Politics Summary: Wednesday, September 30th

Gordon Brown’s “fight back” speech to conference is generally well regarded by the papers. For The Times it was a speech to “prove that he had not run out of steam” while the Independent says he “rallies wounded party with list of New Labour successes.” The Telegraph write Brown “fights to regain voters’ trust in Labour Party.” The Financial Times takes a narrower focus with “Brown takes aim at free market.” Reaction on the blogosphere tended to fall along party lines, described by Labour List as “very effective in rallying the Labour party” and “Good but not good enough” by Iain Dale.

Arguably the most significant headline is The Sun’s claim that “Labour’s Lost It. The Guardian describing it as “timed to inflict maximum damage on Labour.” Adam Boulton of Sky News said, “There is no evidence that newspaper endorsements affect their own readers, let alone the broader public, but they are significant in the battle of ideas.”

The main themes and phrases in the speech were “change” “people” “new” “Britain” “just””choice.” New policies focused on care with a £750 million programme to provide free home care for elderly people with dementia and a promise of free childcare by the end of the next Parliament for 250,000 two-year-olds from poorer families. Brown also promised a referendum to replace the first-past-the-post electoral system with the alternative vote system. Most controversial was new plans to put 16 and 17 year old mothers on benefits in supervised hostels.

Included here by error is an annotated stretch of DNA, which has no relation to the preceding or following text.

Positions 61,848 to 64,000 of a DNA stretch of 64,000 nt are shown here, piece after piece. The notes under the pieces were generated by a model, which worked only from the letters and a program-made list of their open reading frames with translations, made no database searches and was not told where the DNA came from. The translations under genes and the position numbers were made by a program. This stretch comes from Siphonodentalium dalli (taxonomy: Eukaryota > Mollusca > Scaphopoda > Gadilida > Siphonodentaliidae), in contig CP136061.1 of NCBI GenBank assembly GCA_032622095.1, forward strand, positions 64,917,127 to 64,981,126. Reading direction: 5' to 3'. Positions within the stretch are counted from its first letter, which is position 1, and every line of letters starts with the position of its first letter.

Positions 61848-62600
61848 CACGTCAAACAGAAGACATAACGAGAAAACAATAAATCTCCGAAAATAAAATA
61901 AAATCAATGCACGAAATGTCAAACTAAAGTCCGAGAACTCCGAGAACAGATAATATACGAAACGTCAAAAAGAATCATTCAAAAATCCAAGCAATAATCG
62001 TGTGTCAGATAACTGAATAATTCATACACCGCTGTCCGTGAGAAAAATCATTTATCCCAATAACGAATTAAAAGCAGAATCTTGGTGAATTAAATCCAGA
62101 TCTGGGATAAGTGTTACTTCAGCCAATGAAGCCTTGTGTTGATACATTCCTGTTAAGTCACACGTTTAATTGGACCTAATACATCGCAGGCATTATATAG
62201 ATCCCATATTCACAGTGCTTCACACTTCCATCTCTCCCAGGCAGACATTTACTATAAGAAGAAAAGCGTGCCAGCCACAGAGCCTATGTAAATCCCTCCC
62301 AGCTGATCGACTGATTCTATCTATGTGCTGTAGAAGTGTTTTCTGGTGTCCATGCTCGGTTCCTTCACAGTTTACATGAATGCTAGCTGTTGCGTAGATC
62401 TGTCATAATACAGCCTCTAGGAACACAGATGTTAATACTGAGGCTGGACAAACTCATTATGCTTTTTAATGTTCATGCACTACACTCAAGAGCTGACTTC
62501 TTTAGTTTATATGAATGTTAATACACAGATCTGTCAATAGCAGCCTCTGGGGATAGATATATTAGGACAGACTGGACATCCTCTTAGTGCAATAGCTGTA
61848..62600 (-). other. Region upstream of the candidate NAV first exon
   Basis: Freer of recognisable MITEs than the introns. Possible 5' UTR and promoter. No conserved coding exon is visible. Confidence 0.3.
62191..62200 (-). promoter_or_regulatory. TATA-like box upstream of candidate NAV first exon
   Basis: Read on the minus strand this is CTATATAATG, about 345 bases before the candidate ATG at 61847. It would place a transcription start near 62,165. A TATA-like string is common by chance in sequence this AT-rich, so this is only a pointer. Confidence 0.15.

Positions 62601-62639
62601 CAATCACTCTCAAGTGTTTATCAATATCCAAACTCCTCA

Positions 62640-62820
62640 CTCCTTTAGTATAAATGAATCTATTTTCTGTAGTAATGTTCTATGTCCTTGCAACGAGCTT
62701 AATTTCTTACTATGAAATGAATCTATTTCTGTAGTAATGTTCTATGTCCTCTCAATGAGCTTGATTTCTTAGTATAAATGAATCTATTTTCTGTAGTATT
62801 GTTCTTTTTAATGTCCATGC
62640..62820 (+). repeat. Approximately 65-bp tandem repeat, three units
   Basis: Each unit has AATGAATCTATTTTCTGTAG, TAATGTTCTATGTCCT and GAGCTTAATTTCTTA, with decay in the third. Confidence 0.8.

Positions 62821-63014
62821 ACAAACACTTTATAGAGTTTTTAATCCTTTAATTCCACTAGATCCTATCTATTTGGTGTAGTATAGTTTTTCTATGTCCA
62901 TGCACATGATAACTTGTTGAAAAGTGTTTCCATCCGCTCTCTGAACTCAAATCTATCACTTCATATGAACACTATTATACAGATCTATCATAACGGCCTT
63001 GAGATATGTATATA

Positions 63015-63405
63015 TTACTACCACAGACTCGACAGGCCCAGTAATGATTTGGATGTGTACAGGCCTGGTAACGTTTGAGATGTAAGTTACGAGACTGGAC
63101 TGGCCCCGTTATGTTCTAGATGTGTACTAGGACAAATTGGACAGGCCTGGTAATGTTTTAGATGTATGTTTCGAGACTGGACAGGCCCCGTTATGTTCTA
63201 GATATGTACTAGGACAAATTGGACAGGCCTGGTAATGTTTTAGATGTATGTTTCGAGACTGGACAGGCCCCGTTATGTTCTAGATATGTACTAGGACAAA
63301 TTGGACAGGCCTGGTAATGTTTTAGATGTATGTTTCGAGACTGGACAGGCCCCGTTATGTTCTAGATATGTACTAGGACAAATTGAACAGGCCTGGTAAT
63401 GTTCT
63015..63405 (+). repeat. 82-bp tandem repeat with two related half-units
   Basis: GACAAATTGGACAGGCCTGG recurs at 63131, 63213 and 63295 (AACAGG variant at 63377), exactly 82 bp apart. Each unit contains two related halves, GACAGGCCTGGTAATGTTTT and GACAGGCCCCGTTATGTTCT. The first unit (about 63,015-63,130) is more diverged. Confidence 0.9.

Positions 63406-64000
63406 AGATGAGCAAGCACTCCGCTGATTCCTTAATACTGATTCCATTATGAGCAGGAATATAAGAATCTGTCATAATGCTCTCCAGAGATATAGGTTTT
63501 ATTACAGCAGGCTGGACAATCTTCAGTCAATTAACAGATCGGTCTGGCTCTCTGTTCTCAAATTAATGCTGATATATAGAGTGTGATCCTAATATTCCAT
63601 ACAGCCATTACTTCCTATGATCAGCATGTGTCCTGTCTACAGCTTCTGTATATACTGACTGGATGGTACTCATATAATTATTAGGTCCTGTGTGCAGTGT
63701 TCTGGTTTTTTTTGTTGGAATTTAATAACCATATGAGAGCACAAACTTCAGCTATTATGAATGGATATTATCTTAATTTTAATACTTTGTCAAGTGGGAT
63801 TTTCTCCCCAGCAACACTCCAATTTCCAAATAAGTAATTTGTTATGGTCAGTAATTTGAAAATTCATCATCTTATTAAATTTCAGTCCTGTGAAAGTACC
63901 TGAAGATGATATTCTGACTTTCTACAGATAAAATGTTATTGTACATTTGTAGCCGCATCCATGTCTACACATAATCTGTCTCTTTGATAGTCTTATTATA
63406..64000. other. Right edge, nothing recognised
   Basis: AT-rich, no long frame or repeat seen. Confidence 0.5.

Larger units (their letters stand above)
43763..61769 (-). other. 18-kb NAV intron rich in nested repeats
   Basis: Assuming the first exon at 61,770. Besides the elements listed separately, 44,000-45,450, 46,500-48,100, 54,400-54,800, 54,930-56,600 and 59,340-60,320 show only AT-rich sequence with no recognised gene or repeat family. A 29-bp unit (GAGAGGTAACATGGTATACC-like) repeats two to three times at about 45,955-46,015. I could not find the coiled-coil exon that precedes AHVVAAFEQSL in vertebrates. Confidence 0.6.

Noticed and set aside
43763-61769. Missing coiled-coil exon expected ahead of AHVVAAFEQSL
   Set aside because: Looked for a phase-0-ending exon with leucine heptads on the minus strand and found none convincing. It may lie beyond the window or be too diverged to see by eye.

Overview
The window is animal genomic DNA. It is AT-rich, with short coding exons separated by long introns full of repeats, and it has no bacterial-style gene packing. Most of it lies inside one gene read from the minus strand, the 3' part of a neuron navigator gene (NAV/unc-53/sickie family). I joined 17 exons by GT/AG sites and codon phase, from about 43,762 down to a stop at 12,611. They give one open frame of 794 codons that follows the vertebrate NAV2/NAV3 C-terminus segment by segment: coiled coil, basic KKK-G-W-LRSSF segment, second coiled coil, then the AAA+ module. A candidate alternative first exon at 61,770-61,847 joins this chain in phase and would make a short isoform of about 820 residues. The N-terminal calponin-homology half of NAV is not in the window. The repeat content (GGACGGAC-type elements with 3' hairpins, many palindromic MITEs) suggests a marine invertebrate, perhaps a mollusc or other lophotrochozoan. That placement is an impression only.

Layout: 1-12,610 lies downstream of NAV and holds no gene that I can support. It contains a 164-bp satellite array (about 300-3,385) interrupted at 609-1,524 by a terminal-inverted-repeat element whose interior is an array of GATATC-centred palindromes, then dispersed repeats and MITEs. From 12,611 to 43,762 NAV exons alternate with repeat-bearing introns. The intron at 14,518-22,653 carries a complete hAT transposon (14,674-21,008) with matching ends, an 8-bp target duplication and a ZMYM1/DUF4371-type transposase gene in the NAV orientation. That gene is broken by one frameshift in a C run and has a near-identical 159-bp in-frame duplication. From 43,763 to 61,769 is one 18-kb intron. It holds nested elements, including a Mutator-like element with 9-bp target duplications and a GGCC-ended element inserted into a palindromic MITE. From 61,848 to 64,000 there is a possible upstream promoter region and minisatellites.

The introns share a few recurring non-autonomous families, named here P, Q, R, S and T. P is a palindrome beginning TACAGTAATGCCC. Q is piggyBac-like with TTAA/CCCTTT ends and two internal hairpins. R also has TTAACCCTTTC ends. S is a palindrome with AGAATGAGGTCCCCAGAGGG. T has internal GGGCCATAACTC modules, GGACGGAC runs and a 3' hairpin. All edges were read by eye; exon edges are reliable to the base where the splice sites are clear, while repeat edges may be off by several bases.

Elsewhere at Labour party conference, there was an impassioned floor debate on housing policy where Conservative local council projects came in for fierce attack; Andrew Rawnsley talked to Peter Mandelson about his role in new Labour; and Ben Bradshaw issued a warning to the BBC saying, “Like all successful organisations the BBC must change to survive.”

Israel Defence Minister Ehud Barak’s trip to Labour party conference, where he spoke at a fringe, was overshadowed when lawyers representing 16 Palestinians asked a London court to issue an arrest warrant for alleged war crimes and breaches of the Geneva conventions during the Gaza offensive. The attempt was rejected.

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